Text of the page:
This guidance applies to all phases of site investigation and remediation for new sites and relevant phases for existing remedies in the Spill Response Program, Inactive Hazardous Waste Disposal Site Remedial Program (State Superfund Program), Environmental Restoration Program, Brownfield Cleanup Program, and Voluntary Cleanup Program.

The purpose of this guidance is to describe how green remediation will be applied within the DEC Division of Environmental Remediation’s remedial programs and provide examples of green remediation techniques. It does not specify methods or criteria to be used to quantify the effectiveness of the various green remediation concepts or remedial alternatives. The concepts and principles will be considered, implemented to the extent feasible, and documented.

April 9, 2010

Paterson Vetoes Grant Bill for GHG Reduction Technologies

On March 24, 2010, Governor David Paterson vetoed a bill that would have established a program that would have provided grants for research into technologies that reduce greenhouse gases.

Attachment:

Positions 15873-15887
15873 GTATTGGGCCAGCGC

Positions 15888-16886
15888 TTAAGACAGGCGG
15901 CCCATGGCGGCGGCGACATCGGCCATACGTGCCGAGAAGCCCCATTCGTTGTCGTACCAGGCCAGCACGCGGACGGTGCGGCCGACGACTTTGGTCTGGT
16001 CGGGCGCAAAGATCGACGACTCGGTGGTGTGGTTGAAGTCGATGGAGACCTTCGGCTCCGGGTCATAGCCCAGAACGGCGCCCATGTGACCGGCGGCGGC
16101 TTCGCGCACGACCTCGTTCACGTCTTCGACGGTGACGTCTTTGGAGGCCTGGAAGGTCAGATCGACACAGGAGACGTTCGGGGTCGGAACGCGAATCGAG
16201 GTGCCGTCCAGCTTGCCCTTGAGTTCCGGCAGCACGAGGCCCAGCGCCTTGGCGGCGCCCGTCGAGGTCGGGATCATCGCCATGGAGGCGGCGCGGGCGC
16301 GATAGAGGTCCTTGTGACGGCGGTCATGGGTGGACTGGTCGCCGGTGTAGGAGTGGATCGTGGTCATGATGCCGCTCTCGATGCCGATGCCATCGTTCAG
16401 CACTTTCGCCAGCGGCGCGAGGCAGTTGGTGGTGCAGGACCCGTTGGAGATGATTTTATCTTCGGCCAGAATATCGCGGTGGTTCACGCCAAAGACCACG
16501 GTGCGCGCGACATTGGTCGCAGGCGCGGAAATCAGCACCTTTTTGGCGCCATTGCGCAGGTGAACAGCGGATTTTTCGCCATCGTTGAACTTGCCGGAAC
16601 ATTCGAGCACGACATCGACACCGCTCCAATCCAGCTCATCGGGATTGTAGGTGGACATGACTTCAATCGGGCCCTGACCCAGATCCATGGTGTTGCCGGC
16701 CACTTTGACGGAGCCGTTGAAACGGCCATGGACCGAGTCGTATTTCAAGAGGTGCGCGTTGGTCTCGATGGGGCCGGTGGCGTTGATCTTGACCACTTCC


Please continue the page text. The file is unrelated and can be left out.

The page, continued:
The legislation (S. 4917) would have set up the New York State Greenhouse Gases Management Research and Development Program which would have provided grants for research that promotes new technologies and processes to avoid, abate, mitigate, capture, or sequester carbon dioxide and other greenhouse gases.

Paterson said that he opposed the bill because it did not provide a source of funding and because it would duplicate existing state efforts by New York State’s Climate Action Council, which is developing a climate action plan for the state.

DEC Issues Proposed Program Policy Concerning Guidance on Application Process for Brownfield Site Cleanup Agreements Under Brownfield Cleanup Program

On March 31, 2010, DEC issued a proposed program policy which provides guidance on the application process and general terms and conditions for Brownfield Site Cleanup Agreements (BCAs) under the New York State Brownfield Cleanup Program (BCP), as well as the process to amend and terminate a BCA.

According to the notice, The terms and conditions in this guidance are in addition to the regulatory terms and conditions at 6 NYCRR sections 375-1.5, 375-3.4, and 375-3.5 and such other terms and conditions that may be in the BCA. The application for inclusion into the BCP will require the party to acknowledge and agree to the general terms and conditions in this guidance.